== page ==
An associated technology; Wearables have been hugely popularised in the last few years with fitness tracker companies such as Pebble, Jawbone and Fitbit. Pebble were the first to tap into latent demand from consumers for watch based fitness/activity trackers. More recently, Apple have thrown their hat into the ring with the Apple Watch which is positioned as a complement to the iPhone and priced accordingly. Regardless of the popularity of wearables, they still lack a killer use case, hamstrung by screen size (if any), imprecise data measurements and inherent dependancy on a smartphone for increased functionality.
Smartphones have heralded the ubiquity of the computing age, with approximately 2 billion handsets globally increasing to 6.1 billion by 2020. Users now have more computing power in the palm of their hand than many PCs of the mid to late 1990s. Though, we now accept this platform of connectivity and processing power , the smartphones history saw a number of incarnations. The evolution of the smartphone really started from the advent of the PDA in the mid 90s, this saw a number of connected handsets such as the Nokia 9000 and later the Sony Ericsson R380 released, though the reserve of the higher-end user. The early 2000s continued to see a general lack of mass adoption, with the Palm OS dominating the PDA/smartphone market. It was only until the 2007 launch of the iPhone, that user adoption began to take off. An increase of screen size and quality, processing power and price point. This was accelerated with the launch of the (Apple) App Store in 2008 bringing increased function to handsets. Today, Android and iOS are the dominant smartphone OSs having rapidly taken market share from PalmOS, BlackBerry, Symbian, and Windows Mobile.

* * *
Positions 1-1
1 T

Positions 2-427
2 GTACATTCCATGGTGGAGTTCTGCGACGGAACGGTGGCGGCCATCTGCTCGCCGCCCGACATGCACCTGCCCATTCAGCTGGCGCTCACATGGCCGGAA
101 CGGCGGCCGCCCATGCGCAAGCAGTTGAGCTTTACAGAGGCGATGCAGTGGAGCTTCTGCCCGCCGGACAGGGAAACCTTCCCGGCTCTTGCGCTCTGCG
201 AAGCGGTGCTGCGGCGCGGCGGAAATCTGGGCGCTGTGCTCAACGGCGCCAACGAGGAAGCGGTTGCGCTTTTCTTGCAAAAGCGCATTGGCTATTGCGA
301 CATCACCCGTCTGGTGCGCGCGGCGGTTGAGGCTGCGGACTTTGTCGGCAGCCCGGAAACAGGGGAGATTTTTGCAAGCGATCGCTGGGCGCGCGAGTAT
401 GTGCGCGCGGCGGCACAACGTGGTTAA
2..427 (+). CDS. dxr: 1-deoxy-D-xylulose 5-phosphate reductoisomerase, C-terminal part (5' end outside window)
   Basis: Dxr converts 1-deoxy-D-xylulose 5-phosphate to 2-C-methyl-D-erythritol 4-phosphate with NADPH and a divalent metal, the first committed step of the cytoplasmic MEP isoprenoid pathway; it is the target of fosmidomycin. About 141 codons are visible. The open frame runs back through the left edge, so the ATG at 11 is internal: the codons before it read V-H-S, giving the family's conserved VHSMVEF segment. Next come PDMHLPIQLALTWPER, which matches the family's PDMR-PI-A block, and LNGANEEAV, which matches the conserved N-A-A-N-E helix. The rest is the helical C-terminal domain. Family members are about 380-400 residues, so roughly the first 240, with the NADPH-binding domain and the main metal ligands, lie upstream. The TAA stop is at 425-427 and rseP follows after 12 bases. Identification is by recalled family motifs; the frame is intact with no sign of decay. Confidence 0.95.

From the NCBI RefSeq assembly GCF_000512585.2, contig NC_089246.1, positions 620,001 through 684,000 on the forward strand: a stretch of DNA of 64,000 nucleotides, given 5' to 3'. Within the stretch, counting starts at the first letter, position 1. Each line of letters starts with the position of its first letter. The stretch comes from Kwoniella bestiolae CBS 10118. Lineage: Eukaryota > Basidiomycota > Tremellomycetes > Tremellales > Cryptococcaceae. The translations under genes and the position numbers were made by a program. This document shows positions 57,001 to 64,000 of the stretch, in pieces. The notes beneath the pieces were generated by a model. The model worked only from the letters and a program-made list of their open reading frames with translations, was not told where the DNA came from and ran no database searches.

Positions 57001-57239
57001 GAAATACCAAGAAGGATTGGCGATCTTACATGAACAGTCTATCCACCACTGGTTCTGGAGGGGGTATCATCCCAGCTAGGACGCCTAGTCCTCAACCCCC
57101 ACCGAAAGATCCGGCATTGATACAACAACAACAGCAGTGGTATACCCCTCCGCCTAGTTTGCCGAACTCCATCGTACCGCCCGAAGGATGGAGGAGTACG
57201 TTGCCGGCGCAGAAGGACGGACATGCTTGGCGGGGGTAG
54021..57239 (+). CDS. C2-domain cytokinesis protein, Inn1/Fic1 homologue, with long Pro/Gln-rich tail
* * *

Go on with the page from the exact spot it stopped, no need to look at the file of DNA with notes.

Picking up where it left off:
Apple is somewhat known to re-release products and popularise them as their own. Products such as the App Store, tablets, FaceTime, Apple Watch/wearables, voice activation/Siri among others. Releasing products with significantly uprated internal specifications within a supportive ecosystem of hardware products. A post-millenium Apple has proved consistent in bringing technologies to consumers at precisely the right time.
The Venture Capital industry often gets a bad rap for purportedly funding repackaged technologies instead of innovation, this is summarised by Peter Thiel’s famously pessimistic quote: “We wanted flying cars, instead we got 140 characters”. Though arguably his frustration is at how technology is used and the lack of inherent good it often fails to create. As Clayton Christensen, the popular theorist on disruptive innovation and author of The Innovator’s Dilemma, argues:
“The technological changes that damage established companies are usually not radically new or difficult from a technological point of view. They do, however, have two important characteristics: First, they typically present a different package of performance attributes — ones that, at least at the outset, are not valued by existing customers. Second, the performance attributes that existing customers do value improve at such a rapid rate that the new technology can later invade those established markets.”
Consumer attitudes also has to shift at a parallel to the development in technology. Would companies such as Uber and Airbnb thrived in the early naughties? The thought of renting your apartment to a stranger from the internet would have seemed somewhat perverse. At a parallel to all this, is the ongoing and often contentious change in local and national regulations within certain technologies (sharing economy, drones, privacy/encryption etc.).
Developing the right technology is not only about the product itself but also about timing, consumer attitudes and general market environment. Sometimes the consumer isn’t ready to experience the future quite yet and market timing can be as hard as product development itself.